Lords Reform is set to be abandoned:
Liberal Democrat leader Nick Clegg is set to announce that plans for reform of the House of Lords are to be abandoned, the BBC understands.
The proposals faced opposition from many Tory MPs and speculation has been mounting that the plans would be axed. Lords reform has been a key goal for the Lib Dems, and its failure is likely to raise coalition tensions.
There has been speculation that the Lib Dems might drop support for boundary changes in response.
In a long-term relationship, it's important that both parties feel they are getting something out of it.
This is true in personal relationships, it's true in business, and it's also true in politics. If one party to the relationship insists on getting everything and won't let the other party get anything out of it, the relationship is unlikely to last.
And that's what's happening with the UK's coalition government. The Tories have got most of what they want -- a Tory government -- and the Lib Dems have got bugger all. About all they can say to the 6,800,000 people who voted for them is that they've prevented the Tories from enacting some of their nastier proposals.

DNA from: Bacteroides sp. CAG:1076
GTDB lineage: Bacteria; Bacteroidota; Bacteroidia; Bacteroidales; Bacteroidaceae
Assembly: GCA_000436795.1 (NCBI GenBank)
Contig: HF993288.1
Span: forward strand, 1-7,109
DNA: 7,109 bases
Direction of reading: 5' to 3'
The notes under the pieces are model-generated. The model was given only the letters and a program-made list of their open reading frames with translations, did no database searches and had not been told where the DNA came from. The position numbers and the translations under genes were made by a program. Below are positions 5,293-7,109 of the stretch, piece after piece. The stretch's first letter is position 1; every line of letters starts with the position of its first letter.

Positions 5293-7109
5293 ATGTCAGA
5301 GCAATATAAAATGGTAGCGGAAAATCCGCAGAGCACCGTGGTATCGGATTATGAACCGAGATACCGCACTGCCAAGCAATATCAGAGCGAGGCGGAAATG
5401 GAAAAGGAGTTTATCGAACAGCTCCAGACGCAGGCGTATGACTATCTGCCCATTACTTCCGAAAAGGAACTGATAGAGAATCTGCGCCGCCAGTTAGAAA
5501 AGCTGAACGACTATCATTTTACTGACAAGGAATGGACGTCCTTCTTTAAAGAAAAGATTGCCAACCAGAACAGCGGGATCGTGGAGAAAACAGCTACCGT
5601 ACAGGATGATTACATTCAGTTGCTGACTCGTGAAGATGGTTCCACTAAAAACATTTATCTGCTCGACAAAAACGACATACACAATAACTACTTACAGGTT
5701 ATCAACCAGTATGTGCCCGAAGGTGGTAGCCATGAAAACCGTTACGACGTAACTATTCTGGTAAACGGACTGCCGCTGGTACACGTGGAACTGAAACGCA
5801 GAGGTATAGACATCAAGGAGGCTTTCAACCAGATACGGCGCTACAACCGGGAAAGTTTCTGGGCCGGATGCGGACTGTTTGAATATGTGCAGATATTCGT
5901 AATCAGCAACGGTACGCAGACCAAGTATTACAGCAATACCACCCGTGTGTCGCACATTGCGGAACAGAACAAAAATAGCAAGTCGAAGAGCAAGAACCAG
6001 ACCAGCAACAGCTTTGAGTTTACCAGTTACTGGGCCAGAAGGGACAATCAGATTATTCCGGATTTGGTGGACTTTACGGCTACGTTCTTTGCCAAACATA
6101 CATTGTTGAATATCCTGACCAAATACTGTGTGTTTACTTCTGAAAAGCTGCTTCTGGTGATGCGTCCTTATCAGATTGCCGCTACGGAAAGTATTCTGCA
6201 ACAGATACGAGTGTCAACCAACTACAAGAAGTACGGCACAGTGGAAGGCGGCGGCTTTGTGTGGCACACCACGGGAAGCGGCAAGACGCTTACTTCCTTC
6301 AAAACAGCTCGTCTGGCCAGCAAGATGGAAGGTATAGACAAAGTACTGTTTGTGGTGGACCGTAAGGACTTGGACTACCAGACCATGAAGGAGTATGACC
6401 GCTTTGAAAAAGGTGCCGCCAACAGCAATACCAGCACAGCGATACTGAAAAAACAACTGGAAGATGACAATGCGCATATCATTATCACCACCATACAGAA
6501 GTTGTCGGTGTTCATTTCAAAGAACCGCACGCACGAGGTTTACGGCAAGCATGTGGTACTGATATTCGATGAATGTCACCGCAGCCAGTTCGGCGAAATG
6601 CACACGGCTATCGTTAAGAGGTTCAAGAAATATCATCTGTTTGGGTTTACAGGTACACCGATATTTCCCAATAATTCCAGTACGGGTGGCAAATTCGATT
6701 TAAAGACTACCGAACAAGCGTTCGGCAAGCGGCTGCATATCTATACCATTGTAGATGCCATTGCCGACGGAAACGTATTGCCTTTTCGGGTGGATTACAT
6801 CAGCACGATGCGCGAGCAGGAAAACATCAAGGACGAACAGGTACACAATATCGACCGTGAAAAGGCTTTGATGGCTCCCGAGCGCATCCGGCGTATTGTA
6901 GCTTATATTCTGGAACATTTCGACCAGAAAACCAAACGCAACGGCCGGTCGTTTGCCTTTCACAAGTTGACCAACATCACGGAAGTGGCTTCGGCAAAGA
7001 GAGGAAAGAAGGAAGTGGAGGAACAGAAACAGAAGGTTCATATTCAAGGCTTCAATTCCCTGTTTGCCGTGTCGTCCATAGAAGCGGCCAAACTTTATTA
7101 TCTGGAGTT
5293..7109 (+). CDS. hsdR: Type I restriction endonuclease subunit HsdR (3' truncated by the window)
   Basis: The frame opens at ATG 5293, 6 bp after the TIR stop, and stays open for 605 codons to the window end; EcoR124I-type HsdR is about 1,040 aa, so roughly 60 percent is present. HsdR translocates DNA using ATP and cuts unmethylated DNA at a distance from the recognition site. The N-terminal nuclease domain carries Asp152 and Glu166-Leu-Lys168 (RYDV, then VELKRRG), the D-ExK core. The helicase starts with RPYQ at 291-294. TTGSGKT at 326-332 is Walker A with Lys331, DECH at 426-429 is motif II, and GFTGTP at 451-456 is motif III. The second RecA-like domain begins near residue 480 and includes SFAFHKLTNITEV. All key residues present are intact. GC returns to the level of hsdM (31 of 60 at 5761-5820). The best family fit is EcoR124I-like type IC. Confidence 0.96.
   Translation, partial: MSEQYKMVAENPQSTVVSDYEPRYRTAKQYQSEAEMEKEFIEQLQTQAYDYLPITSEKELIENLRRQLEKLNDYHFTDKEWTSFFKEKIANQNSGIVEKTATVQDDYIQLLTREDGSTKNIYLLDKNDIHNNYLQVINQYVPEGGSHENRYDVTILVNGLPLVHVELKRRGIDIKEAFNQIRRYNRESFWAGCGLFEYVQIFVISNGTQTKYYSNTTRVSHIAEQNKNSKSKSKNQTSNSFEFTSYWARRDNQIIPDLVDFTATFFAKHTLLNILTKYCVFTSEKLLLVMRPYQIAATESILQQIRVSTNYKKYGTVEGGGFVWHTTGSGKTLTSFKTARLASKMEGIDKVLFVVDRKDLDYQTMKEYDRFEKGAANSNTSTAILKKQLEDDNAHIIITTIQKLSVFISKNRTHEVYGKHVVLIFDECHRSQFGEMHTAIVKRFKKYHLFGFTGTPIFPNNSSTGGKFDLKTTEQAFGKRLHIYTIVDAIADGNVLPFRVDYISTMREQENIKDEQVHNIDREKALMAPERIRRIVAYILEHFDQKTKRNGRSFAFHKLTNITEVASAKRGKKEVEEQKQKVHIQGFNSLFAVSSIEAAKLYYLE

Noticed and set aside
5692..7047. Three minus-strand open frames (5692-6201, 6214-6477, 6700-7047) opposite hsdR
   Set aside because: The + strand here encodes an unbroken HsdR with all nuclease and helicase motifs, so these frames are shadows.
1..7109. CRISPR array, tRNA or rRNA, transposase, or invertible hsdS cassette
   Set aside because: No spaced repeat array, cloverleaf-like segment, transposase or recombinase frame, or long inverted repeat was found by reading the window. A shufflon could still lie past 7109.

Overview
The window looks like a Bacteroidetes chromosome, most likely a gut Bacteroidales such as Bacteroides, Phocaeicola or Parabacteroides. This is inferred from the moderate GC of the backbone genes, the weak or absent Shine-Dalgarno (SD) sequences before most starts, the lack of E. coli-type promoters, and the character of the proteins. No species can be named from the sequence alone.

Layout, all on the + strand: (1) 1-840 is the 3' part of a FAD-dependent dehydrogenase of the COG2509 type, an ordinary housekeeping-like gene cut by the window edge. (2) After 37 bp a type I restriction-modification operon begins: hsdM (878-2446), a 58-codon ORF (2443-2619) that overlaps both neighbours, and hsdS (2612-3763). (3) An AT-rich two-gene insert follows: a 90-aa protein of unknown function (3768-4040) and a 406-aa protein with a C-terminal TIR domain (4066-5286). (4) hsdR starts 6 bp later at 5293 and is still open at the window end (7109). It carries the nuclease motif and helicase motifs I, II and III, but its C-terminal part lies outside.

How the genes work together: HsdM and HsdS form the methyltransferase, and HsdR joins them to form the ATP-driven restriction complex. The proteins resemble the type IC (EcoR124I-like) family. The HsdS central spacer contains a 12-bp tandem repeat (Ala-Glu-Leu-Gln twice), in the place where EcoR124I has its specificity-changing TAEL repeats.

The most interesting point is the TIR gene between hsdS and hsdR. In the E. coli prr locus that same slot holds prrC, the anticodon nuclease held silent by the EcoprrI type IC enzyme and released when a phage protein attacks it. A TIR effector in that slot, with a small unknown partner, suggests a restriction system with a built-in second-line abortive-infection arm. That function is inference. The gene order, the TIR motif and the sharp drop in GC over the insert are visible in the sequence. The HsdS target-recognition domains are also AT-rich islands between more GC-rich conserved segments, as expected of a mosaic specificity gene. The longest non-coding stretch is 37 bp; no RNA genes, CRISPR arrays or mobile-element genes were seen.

Regarding constitutional reform, the electoral system is currently biased against the Conservatives: if Tory and Labour got equal numbers of votes in a general election, Labour would win about 50 more seats that the Tories. This is partly because Labour seats tend to be in areas of declining population, so when the last boundary review was some time ago, it will favour Labour. And so the Tories want to change boundaries so that all constituencies have very close to the same number of voters.
Viewed in isolation, the Tory desire for equal-sized constituencies sounds reasonable. But of course, things aren't in isolation. The electoral system overall isn't biased against the Tories, in fact it's biased in their favour. For example, at the last general election, they won 47% of the seats on 36% of the votes. The Lib Dems, in constrast, won 23% of the votes and only got a paltry 8.8% of the seats. So it's clear that it's the Lib Dems who the system is biased against, not the Tories.
The Tories oppose proportional representation for the commons because they know that with it they would never have a monopoly of power against the will of the British people ever again. But if they're not prepared to allow fairness in House of Commons elections, the least they could do is allow the House of Lords to be elected by PR, as this would go some way to correcting the bias against the Lib Dems in the Commons.
But the Tories don't even want to give Clegg that little crumb. They want it all, and they want their coalition "partners" to get nothing. And that's why the Lib Dems are going to be increasingly pissed off, and why eventually they will end this coalition where they are merely being used.